Writing and the Gift of Time

I made a goal for myself in February: to write a book proposal for submission to a publisher to-be-determined (topic: building a culture of literacy). Knowing what was expected of a proposal – an outline, a description of the work, and at least one chapter written – I could generally project out how much writing I would have to do between the 1st and the 28th.

Part of the plan was to write every day, around 350 words. That didn’t happen. A few days I had lots of time and motivation, and I wrote well over 1000 words. Other days, I didn’t feel like writing. Maybe I wasn’t in the mood or I had other priorities to take care of. Most days I persevered and put something down on paper. And there were a few days where I didn’t write at all.

My experience reminded me of what Patricia Polacco shared in her interview with three of our 5th graders during a recent author visit at our school. They asked her about her writing process.

I’d love to tell you I am a dedicated writer, but I’m not. I’ll do anything not to work.

She laughed and then expanded on this answer, explaining why she needs to motivated to be an effective writer.

I don’t believe in sitting down and forcing yourself to write when the words aren’t here.” (refers to herself) “If the fire isn’t in your belly, the words are going to show it. The words are going to be lifeless. The motivation has got to be there.

Patricia goes on to share the story of Jerome, a student at another school she visited. Jerome stared at his pencil for the majority of a writing period. Patricia later found out that Jerome wrote an eight-page essay on all the wonderful uses of a pencil.

As I think about my February project, I reflect on Patricia’s words. If I wasn’t feeling it, I didn’t force it. Instead, I would read excellent literature, hang with family, or simply give my mind a break. I did eventually get there because I gave myself the time, I did not rush myself, and I found joy in the process.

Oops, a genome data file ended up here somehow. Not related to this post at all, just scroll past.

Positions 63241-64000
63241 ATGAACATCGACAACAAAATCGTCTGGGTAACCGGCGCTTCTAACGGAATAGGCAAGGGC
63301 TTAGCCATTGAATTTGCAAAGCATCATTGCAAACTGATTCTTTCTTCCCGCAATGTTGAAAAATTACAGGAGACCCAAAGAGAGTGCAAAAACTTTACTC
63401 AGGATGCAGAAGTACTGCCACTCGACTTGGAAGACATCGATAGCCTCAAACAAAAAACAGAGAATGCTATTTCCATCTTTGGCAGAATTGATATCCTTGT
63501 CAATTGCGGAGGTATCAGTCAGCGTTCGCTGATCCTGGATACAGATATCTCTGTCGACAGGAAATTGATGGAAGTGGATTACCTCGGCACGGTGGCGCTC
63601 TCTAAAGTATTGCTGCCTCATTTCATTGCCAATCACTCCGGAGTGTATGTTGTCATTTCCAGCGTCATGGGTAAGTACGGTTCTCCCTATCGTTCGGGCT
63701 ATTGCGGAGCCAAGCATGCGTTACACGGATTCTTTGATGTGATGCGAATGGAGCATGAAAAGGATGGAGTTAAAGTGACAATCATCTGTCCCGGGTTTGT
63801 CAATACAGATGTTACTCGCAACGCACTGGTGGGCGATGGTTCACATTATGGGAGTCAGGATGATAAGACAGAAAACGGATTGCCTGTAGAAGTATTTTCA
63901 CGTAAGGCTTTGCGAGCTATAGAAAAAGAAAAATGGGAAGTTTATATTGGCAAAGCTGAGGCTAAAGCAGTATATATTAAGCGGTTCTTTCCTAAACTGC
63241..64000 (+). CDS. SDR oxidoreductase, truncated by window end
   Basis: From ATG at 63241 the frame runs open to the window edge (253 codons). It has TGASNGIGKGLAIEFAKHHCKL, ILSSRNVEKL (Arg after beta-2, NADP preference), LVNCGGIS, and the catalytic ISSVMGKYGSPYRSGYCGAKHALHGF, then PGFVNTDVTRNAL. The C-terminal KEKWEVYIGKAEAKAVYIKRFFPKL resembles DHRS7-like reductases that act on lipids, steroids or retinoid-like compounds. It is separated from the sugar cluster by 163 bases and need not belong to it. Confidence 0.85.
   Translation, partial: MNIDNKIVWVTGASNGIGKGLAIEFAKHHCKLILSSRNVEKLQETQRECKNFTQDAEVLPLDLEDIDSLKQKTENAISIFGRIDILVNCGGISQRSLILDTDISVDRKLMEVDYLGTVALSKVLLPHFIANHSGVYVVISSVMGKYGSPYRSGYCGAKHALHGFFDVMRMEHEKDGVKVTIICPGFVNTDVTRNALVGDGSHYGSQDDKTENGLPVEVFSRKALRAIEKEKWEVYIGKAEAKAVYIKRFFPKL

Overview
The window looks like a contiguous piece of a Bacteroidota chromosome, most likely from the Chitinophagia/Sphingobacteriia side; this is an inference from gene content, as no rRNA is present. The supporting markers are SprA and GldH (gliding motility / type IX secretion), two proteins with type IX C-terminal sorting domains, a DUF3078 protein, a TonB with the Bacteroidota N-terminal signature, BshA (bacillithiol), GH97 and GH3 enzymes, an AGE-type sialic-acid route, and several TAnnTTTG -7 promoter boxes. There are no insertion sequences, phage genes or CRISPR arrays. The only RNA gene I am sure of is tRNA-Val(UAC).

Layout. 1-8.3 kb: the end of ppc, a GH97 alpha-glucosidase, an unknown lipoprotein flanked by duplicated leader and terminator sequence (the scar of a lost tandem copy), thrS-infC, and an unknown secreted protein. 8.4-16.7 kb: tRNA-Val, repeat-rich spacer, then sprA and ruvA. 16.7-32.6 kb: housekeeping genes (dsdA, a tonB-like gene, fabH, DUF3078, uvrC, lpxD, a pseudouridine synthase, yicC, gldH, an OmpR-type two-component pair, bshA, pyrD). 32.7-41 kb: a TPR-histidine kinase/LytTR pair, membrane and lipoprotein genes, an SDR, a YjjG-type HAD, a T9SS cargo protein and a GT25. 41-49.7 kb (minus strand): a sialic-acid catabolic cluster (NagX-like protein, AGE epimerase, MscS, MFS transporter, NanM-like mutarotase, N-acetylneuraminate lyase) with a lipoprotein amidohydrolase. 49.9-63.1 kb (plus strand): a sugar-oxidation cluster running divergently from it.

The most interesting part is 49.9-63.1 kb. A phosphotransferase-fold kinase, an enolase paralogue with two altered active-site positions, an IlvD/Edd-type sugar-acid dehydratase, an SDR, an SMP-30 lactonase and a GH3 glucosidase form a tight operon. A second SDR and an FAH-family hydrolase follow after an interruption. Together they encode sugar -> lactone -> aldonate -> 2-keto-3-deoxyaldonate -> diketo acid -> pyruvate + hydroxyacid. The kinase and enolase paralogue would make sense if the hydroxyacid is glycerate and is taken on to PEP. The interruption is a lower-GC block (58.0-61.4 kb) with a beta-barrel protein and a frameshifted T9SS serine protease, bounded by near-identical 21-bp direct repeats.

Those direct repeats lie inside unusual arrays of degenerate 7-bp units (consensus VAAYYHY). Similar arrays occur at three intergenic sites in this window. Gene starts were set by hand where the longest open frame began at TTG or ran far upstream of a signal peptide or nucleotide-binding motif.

As we think about our own learning environments, how have we (or might we) shift toward a culture that is conducive for authentic literacy experiences, within the constraints of public education? How might these two worlds be compatible? Please share in the comments.

Author: Matt Renwick

Matt Renwick is an 18-year public educator who began as a 5th and 6th-grade teacher in Rudolph, WI. He now serves as an elementary principal for the Mineral Point Unified School District (http://mineralpointschools.org/). Matt also teaches online graduate courses in curriculum design and instructional leadership for the University of Wisconsin-Superior. He tweets @ReadByExample and writes for ASCD (www.ascd.org) and Lead Literacy (www.leadliteracy.com).

2 thoughts on “Writing and the Gift of Time”

  1. HI Matt,

    I like this post a lot. In case this might be useful, one thing that helps me stay to a writing schedule is to end in a good place where I’m excited about continuing the writing. I try not to end my writing time in a difficult place, makes it harder to get back to the writing.

    So exciting you’re working on that new book. Love the topic, “Building a Culture of Literacy.” ! Eager to support your efforts any way I can.

    With admiration and respect, Regie

    Liked by 1 person

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